The first illustrated catalog of these flowers was published in Japan in 1736. At the end of the 19th century, the Society of Chrysanthemum Lovers was created, which directs all work on the selection, introduction, popularization of knowledge and the distribution of chrysanthemums in the country.

Experts believe that nowhere in the world has their culture reached such a high level as in Japan, where more than 10 thousand varieties of a wide variety of colors and shapes are now grown.

The first exhibition of chrysanthemums was also held in Japan at the beginning of the 19th century, and later a traditional annual holiday - Chrysanthemum Day - emerged, which still exists today.

In different countries, chrysanthemum has its own symbolic meaning. So, in Vietnam, she personifies spiritual purity and clarity of mind, in China - wisdom and longevity, in Japan - happiness, success, luck, in France and Italy - mourning. In Europe, chrysanthemums are not so much for bouquets and ornaments as a symbol of deep silent sadness. Therefore, they are often called the flowers of the dead.

Chrysanthemums came to Europe (Holland) only at the end of the 17th century, but soon, unfortunately, they died. Therefore, it is believed that the beginning of the spread of chrysanthemums in European countries was in 1789, when the first three Chinese varieties with white, dark red and purple chamomile inflorescences were brought first to France, then to England.

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In 1829, Berne, a Toulouse gardener, began experiments in breeding chrysanthemums from seeds, and received new interesting varieties. His example was taken up by other gardeners, and already in the 50s of the XIX century, about 300 varieties of this amazing flower appeared. As is often the case, new items soon became the most fashionable colors. New varieties created in the countries of the East are also spreading rapidly. Active research and breeding work began, as a result of which varieties of European breeding appeared.

The recognized "father of chrysanthemums" in Europe is considered the Englishman John Salter, who in 1865 published a book, which first described the methods of its cultivation and selection methods. As the chrysanthemum blooms in late autumn and winter, it has become especially prized. Annually in London, Paris, Germany in the fall they began to organize exhibitions of chrysanthemums, where they paid big money for the most original varieties.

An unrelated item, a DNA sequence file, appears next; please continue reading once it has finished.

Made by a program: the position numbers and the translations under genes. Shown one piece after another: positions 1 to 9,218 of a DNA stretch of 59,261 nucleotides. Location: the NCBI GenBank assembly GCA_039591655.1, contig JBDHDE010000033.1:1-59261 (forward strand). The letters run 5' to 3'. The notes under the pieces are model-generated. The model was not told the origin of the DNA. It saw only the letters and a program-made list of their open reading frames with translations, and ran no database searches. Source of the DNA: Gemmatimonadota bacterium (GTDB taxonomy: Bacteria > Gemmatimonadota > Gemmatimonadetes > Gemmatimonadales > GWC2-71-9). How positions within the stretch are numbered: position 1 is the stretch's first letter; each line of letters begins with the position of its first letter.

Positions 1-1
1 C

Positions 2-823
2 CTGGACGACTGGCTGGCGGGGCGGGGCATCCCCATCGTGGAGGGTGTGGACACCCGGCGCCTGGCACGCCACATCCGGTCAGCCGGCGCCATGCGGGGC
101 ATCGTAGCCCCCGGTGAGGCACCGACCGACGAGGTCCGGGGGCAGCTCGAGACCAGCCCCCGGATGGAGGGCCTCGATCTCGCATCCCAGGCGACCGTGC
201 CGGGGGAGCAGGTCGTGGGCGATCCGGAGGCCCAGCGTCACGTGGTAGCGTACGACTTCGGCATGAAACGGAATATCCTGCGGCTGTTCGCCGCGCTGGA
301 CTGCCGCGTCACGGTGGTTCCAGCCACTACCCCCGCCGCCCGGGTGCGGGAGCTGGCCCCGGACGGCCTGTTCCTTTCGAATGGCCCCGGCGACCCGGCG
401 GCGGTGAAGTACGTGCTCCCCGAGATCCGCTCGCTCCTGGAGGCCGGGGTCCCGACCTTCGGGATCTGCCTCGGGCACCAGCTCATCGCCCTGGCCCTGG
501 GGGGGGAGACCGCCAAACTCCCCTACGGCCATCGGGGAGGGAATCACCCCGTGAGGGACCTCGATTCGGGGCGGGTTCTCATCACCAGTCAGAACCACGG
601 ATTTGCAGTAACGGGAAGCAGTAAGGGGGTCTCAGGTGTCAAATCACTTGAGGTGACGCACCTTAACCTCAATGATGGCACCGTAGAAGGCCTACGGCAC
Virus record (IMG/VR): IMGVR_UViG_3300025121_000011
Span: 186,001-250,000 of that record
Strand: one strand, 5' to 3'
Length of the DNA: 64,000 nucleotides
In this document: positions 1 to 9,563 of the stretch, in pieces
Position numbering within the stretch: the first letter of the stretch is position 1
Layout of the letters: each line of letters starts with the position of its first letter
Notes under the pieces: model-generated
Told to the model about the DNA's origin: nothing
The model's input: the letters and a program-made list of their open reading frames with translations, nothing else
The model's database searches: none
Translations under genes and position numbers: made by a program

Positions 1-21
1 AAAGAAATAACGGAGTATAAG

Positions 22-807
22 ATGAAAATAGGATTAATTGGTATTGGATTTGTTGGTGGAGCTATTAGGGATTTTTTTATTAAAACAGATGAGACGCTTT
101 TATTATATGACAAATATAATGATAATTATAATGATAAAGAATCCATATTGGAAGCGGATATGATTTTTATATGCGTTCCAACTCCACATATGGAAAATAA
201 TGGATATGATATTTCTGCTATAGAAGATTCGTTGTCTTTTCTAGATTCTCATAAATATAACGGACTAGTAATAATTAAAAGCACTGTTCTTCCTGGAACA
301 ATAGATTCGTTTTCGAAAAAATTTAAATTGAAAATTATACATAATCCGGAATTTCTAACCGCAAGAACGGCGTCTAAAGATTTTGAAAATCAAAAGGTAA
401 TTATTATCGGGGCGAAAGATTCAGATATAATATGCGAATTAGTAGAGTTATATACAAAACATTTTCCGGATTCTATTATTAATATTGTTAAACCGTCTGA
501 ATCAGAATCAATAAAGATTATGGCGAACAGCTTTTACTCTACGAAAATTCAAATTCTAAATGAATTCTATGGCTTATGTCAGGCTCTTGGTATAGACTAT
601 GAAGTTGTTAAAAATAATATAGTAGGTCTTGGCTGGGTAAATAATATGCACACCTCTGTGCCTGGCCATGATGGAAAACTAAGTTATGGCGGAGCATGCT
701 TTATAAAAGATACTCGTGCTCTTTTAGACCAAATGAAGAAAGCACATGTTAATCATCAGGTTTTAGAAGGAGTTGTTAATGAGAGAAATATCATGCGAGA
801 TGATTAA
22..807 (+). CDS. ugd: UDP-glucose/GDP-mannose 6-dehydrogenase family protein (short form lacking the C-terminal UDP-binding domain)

They are very fond of chrysanthemums in England, where it is difficult to find a garden without this flower. Flowers tolerate English fogs well and bloom until the first frost. Artists paint still lifes, landscapes with chrysanthemums (Auguste Renoir - "Flowers in a Vase", Denis Miller Bunker - "Chrysanthemums", Edgar Degas - "Lady with Chrysanthemums", Claude Monet - "Chrysanthemums", etc.)

It was also the turn of Russia to get acquainted with chrysanthemums: the first message about them appeared in the magazine "Gardening" in 1844. Already in the late XIX - early XX centuries. more than 100 varieties could be seen in private greenhouses of wealthy people, in the famous parks "Sofiyivka", "Alexandria" (in the south of the country). Later, large farms in the Petersburg and Moscow provinces began to grow chrysanthemums.

After 1917, the work on the introduction of ornamental plants, including chrysanthemums, was headed by the All-Union Institute of Plant Industry (VIR) under the leadership of Academician N.I. Vavilov. Since 1940, in the Main Botanical Garden of the Academy of Sciences of the USSR, under the leadership of N. Krasnova, work began on the breeding of domestic varieties of chrysanthemums for growing in the open ground of the middle zone.

Read the next part of the article: Annual chrysanthemums: varieties and cultivation →

Read all parts of the article "Chrysanthemum - Japan's favorite flower":

• Part 1: A brief excursion into the history of chrysanthemums

• Part 2: Annual chrysanthemums: varieties and cultivation

• Part 3: Perennial chrysanthemums: varieties and cultivation